Discounts on Second Sinitic Languages
Since I don’t know the answer, I’d like to forward a question left on an unrelated post. “Deany” asks:
How much “discount” can someone gets if she/he is already able to speak cantonese and want to learn mandarin (pu tong hua)?I’ve noticed that a friend of mine who is able to speak cantonese (raised in a family who is able to speak cantonese), he has a higher speed in learning mandarin. Is it true that mandarin is easy to master when you already fluent in one of chinese dialects?
Then Albert of Laowai Chinese chimes in
I myself would like to find the following resource (though I admit it would be a very VERY small market): A Cantonese instruction book for foreigners who already speak Mandarin. I, like you, would love to see an overview of the differences to get an idea of what kind of “discount” I’d get if I actually tried to learn Cantonese.
I figure there’s gotta be a discount from knowing one Sinitic language to another, at the very least because there are lots of cognates and grammatical similaries. It might also be easier just going from one tonal language to another (here is some experimental data and anecdotal comments from Sinosplice).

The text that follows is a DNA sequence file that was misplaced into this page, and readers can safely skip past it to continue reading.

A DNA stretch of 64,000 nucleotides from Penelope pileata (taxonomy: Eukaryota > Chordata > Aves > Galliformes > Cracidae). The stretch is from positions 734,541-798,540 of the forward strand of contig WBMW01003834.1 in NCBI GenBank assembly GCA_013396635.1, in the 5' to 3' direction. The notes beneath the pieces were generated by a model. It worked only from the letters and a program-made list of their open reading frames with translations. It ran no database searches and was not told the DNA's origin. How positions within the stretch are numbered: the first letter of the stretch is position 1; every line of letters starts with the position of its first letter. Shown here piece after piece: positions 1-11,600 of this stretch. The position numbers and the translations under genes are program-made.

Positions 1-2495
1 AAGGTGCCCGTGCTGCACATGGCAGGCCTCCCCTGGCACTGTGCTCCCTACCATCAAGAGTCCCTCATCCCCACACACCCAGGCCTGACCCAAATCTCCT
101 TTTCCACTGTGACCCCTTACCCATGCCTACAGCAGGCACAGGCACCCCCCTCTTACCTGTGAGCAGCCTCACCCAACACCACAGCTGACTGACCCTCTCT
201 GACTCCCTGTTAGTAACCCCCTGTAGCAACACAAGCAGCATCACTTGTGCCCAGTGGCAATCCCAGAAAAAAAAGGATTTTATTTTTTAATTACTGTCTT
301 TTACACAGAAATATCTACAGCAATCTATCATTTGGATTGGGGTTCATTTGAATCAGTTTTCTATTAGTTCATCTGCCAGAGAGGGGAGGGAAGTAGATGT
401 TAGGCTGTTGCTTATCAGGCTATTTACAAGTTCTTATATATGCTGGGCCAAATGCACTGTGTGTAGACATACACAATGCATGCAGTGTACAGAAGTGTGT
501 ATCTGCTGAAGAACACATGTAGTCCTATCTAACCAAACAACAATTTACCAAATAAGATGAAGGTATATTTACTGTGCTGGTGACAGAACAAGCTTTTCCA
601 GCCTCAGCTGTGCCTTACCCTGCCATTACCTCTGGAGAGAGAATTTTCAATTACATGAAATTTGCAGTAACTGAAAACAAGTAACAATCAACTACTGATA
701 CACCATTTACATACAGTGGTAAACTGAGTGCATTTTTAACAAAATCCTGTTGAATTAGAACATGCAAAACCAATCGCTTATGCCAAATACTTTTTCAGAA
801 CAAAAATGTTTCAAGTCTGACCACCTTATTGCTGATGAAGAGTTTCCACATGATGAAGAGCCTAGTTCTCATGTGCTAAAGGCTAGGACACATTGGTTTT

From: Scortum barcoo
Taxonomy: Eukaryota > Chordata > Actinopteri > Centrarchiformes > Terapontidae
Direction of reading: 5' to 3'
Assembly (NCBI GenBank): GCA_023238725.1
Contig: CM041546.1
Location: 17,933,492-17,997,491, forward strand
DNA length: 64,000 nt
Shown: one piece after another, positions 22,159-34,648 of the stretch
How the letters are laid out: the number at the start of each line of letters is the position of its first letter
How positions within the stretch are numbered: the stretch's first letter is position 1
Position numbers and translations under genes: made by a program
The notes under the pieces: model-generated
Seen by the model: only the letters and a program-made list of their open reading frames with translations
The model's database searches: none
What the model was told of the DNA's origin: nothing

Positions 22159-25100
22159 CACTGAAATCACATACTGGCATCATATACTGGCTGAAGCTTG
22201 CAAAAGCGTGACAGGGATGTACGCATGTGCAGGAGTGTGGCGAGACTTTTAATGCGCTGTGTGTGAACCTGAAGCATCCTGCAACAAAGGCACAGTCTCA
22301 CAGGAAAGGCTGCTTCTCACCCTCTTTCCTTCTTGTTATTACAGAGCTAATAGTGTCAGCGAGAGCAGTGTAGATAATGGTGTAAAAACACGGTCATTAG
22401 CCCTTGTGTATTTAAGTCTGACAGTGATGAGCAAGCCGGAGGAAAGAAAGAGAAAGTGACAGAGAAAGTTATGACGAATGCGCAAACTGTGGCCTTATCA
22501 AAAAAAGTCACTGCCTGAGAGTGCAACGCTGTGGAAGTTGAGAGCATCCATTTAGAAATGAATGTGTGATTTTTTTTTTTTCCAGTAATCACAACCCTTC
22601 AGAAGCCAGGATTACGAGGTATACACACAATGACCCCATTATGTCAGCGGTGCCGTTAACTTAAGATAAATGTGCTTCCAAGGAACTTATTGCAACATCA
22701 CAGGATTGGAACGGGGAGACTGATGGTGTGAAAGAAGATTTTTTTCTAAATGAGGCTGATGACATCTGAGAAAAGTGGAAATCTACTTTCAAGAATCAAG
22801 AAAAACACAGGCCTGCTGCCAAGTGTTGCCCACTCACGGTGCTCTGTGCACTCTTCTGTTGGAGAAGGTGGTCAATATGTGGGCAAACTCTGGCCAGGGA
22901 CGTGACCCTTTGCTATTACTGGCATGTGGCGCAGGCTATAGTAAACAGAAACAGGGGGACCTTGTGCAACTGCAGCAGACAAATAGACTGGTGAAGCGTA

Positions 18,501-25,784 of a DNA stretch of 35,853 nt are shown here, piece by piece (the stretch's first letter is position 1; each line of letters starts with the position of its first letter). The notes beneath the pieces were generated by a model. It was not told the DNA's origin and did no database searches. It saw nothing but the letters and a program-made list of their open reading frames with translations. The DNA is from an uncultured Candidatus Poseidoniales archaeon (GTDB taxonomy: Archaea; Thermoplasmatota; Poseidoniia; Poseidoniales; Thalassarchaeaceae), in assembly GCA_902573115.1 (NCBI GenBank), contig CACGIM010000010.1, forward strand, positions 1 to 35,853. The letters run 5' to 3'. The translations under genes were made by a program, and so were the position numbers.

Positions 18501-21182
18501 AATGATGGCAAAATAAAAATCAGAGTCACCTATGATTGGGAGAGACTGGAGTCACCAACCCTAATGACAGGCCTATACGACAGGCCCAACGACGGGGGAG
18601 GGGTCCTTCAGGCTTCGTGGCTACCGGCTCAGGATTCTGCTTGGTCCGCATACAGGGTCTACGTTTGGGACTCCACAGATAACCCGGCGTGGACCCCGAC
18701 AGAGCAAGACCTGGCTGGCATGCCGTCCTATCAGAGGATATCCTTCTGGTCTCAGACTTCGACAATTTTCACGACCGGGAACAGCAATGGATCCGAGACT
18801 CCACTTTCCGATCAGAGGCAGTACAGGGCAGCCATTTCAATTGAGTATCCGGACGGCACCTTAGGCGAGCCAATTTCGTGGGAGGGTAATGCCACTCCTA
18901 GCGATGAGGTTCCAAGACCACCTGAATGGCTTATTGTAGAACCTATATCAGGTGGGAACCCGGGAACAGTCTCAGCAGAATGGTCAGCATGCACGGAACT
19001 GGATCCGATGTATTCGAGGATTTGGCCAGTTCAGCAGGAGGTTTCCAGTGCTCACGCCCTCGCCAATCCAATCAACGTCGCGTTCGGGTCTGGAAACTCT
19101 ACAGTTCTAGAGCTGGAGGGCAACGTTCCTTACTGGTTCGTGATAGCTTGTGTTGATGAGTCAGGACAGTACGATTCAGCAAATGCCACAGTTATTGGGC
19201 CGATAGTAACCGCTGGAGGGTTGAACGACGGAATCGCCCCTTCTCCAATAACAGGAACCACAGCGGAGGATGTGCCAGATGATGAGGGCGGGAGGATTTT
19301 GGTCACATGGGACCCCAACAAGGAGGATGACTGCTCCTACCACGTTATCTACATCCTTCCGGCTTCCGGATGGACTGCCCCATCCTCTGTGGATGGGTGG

The difficulty in answering the “discount” question is that lots of folks in China who know two Sinitic languages learned them both as kids. Usually, they started out with something non-Mandarin as a native tongue then learned Mandarin very early in school. So you can’t judge from their experience whether the adult second language experience is easier or not.
It would be interesting to hear from those who learned a second Sinitic language as an adult about how knowledge from the first helped or hindered. Anyone got stories or data?